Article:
The third time he said to him, "Simon son of John, do you love me?"
Peter was hurt because Jesus asked him the third time, "Do you love me?" He said, "Lord, you know all things; you know that I love you."
Jesus said, "Feed my sheep."
February 3, 2007
There are some parables Jesus told that really haunt me. Is it the same for you?
The parable about the man who was forgiven much but would not forgive his neighbor of a little is one of those. It doesn't sit too well when you want to be filled with righteous indignation towards someone for a long, long time. That's not what Jesus said we need to do. In fact, he tells us over and over that how we forgive others affects how the Father forgives us.
The parable of the banquet is another story that haunts me.
Matthew places this as one of the last parables Jesus told, in the Temple, to the religious leaders of his day, as they were putting the final touches on their plan to kill him and remove his influence from their midst.
In Luke, the occasion is earlier in Jesus' ministry, when he is an invited dinner guest of a leader of the Pharisees. He teaches about places of honor in the Kingdom, Kingdom conduct, and the role of compassion, no matter whether the time seems right. And because he is at dinner, he tells the story of the Kingdom banquet.
Two different settings, but the same audience. In Matthew the minds have already been made up; the plot is underway and the hearts are hard. In Luke, there is a chance—unspoken but possible—that some at the dinner actually have ears to hear, and that Jesus' words will sink in and affect their lives. Perhaps someone like Nicodemus or Joseph of Arimathea or the scribe who was not far from the Kingdom of God was among those present. I'd like to believe that was the case.
In the parable, the king is giving a grand wedding banquet for his son. And there is an invitation list—to come to the banquet, all you have to do is accept the invitation you've already been given.
Now, when Jesus tells this story, his audience—the religious leaders—know exactly which banquet he is speaking about. It's the eschatological banquet in Isaiah 25:6–10. In the banquet that Isaiah prophesies is a vision of how God will have the world turn out when the Kingdom arrives. The banquet will be for all peoples, and it will feature the best of food and wine. And in this place, the people who have come will see that God has dealt with the curse that affects us all—death—forever.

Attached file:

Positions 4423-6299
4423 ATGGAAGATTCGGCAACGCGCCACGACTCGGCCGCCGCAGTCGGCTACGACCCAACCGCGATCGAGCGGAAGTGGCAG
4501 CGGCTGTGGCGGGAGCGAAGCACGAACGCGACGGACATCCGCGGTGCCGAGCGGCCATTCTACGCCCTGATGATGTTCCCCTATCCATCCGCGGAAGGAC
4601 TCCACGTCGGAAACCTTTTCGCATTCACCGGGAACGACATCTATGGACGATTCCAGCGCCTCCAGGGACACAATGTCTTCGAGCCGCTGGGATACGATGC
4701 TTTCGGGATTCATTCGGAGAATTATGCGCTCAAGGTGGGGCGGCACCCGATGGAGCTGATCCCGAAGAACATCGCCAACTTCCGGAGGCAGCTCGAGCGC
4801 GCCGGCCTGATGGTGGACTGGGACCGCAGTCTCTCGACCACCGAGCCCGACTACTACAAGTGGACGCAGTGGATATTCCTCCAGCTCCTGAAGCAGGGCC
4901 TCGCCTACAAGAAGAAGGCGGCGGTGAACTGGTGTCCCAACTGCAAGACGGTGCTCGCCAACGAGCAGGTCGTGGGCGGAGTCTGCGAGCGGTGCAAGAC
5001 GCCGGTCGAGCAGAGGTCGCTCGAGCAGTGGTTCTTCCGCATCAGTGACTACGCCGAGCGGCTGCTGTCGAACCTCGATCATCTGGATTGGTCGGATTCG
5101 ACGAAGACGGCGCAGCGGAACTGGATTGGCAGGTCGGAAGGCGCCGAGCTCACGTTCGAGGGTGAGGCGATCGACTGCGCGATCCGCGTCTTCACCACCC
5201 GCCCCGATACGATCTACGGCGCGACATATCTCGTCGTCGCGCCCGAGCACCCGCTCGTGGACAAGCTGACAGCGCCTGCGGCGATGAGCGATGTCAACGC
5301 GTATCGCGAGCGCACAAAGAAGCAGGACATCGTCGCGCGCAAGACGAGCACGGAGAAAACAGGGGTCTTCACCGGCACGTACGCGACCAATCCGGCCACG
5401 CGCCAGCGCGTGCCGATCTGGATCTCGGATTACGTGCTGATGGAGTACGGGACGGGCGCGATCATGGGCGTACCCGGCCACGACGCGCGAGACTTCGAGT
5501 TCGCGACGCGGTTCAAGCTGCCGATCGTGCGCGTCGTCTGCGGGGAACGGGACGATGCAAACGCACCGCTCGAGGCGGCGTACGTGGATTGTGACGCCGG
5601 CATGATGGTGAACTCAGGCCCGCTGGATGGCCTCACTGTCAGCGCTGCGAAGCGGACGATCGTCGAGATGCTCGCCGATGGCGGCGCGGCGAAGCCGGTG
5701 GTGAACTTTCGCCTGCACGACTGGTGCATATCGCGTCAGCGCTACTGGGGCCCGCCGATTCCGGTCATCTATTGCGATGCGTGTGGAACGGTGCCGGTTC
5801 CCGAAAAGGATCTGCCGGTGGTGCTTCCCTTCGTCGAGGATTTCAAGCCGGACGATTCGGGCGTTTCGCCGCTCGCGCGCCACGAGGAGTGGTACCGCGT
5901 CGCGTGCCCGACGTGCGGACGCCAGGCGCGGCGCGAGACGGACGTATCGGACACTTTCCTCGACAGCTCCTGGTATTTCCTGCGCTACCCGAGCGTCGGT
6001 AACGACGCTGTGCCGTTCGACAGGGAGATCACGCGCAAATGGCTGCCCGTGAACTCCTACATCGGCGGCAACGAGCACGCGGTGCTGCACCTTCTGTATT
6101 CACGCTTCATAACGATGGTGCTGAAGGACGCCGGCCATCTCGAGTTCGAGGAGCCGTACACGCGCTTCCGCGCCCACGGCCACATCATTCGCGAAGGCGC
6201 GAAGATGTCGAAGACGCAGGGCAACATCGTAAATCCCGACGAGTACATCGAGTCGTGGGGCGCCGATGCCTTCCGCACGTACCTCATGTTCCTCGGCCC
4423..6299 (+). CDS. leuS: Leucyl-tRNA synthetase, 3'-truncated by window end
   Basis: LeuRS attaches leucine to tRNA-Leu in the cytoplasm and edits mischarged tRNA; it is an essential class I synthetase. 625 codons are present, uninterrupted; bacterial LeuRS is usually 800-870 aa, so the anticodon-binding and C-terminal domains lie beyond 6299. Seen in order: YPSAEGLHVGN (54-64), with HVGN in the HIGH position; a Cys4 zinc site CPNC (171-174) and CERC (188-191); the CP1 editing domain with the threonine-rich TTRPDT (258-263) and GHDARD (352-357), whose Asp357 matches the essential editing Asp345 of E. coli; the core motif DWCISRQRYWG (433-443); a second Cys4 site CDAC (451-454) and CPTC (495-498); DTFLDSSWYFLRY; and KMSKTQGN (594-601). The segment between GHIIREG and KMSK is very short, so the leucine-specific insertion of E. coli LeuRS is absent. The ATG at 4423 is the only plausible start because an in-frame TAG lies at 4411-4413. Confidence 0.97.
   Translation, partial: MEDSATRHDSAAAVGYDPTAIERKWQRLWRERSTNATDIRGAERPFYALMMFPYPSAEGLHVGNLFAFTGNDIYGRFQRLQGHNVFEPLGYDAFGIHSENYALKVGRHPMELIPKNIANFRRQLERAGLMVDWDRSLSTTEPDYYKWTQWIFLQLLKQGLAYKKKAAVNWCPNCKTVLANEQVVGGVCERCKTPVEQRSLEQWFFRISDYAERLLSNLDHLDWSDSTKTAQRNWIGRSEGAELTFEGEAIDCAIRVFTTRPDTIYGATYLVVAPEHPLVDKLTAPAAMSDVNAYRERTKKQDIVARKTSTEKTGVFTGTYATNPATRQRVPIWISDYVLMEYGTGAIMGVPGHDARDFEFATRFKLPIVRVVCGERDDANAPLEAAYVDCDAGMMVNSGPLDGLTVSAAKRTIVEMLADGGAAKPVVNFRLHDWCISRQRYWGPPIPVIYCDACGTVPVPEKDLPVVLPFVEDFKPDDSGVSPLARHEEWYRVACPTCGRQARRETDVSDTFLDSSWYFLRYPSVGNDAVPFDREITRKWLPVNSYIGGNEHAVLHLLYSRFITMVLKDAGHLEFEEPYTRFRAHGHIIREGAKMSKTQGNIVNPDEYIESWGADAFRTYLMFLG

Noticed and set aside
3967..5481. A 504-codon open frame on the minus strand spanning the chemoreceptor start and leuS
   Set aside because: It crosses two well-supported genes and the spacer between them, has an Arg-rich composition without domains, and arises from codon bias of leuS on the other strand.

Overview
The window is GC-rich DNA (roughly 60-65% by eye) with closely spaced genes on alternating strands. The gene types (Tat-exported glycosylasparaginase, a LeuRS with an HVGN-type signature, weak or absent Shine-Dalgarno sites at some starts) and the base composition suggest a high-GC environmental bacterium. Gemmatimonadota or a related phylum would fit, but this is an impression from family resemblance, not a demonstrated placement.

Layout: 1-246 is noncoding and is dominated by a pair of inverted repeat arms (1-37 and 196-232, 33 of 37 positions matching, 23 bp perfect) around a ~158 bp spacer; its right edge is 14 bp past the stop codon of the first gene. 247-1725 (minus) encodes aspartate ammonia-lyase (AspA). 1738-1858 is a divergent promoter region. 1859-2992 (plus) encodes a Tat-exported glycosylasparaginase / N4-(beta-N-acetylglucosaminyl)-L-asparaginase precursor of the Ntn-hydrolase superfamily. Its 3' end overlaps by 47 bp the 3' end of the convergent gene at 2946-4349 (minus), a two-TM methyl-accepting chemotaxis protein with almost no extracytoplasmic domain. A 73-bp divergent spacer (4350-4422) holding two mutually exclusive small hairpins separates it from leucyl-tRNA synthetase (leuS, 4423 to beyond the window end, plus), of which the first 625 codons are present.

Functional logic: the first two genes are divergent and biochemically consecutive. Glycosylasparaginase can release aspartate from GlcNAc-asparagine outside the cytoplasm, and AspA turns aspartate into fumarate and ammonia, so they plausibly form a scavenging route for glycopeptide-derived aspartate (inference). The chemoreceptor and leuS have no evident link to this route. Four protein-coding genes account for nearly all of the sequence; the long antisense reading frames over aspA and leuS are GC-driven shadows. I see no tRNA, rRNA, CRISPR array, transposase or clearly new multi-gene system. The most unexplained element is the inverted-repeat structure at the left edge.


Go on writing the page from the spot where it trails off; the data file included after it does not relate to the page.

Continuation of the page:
In this place, God will take away all suffering, sorrow, grief and sadness. In this place, God take away the shadow of sin, the disgrace of his people, from the earth. The prophecy goes like this:
On this mountain the LORD Almighty will prepare a feast of rich food for all peoples, a banquet of aged wine—the best of meats and the finest of wines. On this mountain he will destroy the shroud that enfolds all peoples, the sheet that covers all nations; he will swallow up death forever. The Sovereign LORD will wipe away the tears from all faces; he will remove the disgrace of his people from all the earth. The LORD has spoken.
In that day they will say, “Surely this is our God; we trusted in him, and he saved us. This is the LORD, we trusted in him; let us rejoice and be glad in his salvation.” The hand of the LORD will rest on this mountain.
This is the place where God will save us. The place we're all trying to get to. The place where God will deal with the big problems that have plagued humanity for all time. The place where everything we long for, down in the deepest core of our being, ends up being true and real and present.
Who would not want to be present at this banquet? Who would not want to be in the Kingdom?
And yet, Jesus—who is God—tells this parable. And in this parable, people are either not interested enough in the banquet and make lame excuses for not accepting the invitation... or they really do believe their excuses and think they have all the time in the world to accept the invitation. They'll get around to it some day, they think. In Matthew's version (Matthew 22:1–14), the people with the invitation actually actively oppose and work against the banquet, and, by association, the Kingdom.